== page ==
Makes no specific mention of requiring water heater straps. If the unit was located in a region of mid to high seismic activity, then straps would be necessary in accordance with the UPC or IPC.

Related Questions

How often do plumbing codes change?

Plumbing and building codes are reviewed and revised every three years. There are many builders and professionals that want this timeframe to be extended. For now, codes can change often, so it is important to stay up to date when you are doing your projects.

What happens if you install a water heater that is not up to code?

If your water heater does not meet code you can be faced with some serious fines and penalties. It also will void your warranty, not to mention potentially pose life-threatening situations if your water heater is not maintained properly. 

Are there any situations where you need to use water heater straps regardless of where you live? 

Yes, if you have an FHA loan, the Department of Housing and Urban Development (HUD) requires all water heaters to be strapped. 

How much does the typical water heater weigh?

A residential water heater weighs between 450 to 500 pounds when it is full. The tall, narrow shape of most units make it easy to tip over if under duress (for example, an earthquake). If a unit is elevated, then tipping is more likely.

What is the most common way to brace a water heater?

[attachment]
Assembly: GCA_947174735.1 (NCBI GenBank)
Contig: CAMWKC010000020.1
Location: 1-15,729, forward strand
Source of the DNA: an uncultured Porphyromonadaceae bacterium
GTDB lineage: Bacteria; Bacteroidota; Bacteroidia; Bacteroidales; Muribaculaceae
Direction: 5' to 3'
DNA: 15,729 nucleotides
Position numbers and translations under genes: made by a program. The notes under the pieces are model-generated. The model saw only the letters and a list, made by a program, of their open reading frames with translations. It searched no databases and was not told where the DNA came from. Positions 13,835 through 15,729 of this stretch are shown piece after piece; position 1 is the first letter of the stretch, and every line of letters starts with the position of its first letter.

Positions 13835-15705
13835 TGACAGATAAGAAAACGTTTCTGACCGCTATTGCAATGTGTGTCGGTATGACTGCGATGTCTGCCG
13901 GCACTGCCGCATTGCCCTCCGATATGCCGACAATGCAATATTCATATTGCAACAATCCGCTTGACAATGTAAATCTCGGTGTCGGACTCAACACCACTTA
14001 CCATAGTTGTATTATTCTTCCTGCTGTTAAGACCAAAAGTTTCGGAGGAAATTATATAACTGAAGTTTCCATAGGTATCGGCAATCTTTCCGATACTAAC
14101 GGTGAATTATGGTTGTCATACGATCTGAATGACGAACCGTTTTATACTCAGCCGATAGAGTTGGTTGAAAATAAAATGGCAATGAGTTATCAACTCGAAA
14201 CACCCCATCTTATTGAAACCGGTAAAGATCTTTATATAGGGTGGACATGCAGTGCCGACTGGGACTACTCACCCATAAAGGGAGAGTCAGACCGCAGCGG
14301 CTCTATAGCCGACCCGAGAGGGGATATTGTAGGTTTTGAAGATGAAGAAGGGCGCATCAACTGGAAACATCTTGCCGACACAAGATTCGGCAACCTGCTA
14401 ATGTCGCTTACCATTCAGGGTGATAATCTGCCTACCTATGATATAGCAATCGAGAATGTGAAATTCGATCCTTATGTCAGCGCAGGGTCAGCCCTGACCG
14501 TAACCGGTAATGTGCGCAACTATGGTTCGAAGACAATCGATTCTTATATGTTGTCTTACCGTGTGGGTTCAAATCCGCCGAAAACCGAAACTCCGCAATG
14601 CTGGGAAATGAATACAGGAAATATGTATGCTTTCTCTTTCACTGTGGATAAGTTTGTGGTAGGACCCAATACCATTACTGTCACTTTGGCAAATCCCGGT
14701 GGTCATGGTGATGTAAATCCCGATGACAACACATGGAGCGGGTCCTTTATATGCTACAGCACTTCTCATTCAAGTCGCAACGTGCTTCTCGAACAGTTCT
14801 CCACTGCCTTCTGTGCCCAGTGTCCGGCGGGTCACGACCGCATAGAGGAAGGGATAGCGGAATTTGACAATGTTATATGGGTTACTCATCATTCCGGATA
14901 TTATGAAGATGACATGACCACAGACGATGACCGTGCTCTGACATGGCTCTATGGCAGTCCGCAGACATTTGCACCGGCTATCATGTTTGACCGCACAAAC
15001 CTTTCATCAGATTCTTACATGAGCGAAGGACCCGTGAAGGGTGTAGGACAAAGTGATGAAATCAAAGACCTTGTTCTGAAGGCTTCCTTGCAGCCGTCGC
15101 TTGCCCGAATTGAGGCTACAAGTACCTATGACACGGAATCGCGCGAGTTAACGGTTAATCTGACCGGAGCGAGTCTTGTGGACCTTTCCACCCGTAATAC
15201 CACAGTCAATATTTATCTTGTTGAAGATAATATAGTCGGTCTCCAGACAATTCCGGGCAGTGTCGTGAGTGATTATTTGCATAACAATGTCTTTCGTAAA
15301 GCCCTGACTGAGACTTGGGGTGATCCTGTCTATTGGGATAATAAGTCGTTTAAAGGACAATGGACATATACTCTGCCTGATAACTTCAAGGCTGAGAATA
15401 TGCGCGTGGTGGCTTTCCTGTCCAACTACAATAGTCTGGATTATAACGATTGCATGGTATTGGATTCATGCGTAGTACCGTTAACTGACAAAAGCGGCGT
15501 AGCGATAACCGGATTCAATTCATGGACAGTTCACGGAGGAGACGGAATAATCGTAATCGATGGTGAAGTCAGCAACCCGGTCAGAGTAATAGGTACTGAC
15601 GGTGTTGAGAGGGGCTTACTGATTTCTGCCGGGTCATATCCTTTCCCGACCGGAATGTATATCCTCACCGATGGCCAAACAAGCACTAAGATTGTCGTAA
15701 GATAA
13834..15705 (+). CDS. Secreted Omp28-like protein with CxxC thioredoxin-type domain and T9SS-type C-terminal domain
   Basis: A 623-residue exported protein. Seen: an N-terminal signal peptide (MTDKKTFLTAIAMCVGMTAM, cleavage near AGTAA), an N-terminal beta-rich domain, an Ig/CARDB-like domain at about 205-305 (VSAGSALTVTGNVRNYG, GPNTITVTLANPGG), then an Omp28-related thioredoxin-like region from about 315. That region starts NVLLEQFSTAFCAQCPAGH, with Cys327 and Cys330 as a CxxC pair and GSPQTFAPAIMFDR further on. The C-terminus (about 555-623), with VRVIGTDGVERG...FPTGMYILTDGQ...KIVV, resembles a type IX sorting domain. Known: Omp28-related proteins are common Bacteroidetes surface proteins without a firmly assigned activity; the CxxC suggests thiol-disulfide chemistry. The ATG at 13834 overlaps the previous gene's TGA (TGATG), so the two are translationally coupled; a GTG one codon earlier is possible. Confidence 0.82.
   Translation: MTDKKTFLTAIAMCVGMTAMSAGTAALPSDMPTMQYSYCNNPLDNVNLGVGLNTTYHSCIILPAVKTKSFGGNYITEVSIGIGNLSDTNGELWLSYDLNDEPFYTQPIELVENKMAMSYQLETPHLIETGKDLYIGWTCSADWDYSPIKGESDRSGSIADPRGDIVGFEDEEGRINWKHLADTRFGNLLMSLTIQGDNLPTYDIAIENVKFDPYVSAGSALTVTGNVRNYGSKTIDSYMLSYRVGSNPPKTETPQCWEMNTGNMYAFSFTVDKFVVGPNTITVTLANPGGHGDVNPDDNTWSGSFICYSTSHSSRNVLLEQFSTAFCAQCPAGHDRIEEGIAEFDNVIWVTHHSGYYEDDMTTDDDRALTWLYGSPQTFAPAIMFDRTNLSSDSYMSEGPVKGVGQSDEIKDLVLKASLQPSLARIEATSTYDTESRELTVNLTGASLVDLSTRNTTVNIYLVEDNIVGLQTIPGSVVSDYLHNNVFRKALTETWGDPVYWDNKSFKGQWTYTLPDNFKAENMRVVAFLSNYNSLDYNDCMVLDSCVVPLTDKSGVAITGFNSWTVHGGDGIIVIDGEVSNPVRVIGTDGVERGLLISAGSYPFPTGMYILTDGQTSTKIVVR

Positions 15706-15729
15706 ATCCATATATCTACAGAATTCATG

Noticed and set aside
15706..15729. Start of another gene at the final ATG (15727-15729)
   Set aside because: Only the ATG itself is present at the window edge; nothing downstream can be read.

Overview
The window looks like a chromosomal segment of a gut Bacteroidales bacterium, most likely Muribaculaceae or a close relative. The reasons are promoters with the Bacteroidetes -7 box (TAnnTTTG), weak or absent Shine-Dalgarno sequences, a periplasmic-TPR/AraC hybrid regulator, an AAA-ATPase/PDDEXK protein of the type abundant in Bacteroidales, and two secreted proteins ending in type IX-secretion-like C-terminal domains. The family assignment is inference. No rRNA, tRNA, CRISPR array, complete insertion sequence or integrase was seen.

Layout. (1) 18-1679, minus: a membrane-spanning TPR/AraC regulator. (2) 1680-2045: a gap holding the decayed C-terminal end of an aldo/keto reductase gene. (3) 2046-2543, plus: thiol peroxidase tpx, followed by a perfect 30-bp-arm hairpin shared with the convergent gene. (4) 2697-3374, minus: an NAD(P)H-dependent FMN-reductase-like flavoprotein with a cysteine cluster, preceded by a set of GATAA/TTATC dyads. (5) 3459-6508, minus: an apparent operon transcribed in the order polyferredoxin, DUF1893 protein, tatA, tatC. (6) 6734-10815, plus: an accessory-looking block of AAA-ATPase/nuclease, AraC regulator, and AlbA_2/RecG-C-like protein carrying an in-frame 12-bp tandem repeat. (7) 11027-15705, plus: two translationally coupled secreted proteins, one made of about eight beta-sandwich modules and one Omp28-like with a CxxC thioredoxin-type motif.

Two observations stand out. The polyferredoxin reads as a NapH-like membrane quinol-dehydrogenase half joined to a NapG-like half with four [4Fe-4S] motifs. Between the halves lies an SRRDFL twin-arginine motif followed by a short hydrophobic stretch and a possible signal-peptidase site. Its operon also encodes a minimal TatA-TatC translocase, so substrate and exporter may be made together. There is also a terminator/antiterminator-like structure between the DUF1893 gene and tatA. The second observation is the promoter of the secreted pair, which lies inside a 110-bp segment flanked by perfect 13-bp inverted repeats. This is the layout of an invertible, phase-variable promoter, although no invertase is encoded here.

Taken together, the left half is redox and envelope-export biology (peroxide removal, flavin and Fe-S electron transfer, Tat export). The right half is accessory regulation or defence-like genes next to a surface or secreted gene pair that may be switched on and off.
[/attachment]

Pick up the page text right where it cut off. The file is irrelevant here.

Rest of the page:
A double-strap system is the method of choice (one strap at the top and one at the bottom). Some pre-manufactured kits contain straps that wrap completely around the water heater. Other types of straps are 180-degrees, reaching from one side of the unit to the other.There is no code that specifies to use a wrap-around or 180-degree strap, and the latter is the one most often used by professionals. 

Wrapping Up

Ultimately, whether or not you need to brace your water heater largely depends on where you live. Plumbing codes can vary from state to state and not all codes require water heater straps.

If you are unsure about the requirements for your state, it is best to consult a professional who knows the codes. Always check with your local governing authority to get the latest code updates.

Water heaters can become dangerous when not handled properly. Arming yourself with the proper knowledge and doing the job right can save you a lot of time, effort, and money. In fact, when it comes to water heaters, following the code can even save lives.

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Stacy Randall
Stacy Randall

Stacy Randall is a wife, mother, and freelance writer from NOLA that has always had a love for DIY projects, home organization, and making spaces beautiful. Together with her husband, she has been spending the last several years lovingly renovating her grandparent's former home, making it their own and learning a lot about life along the way.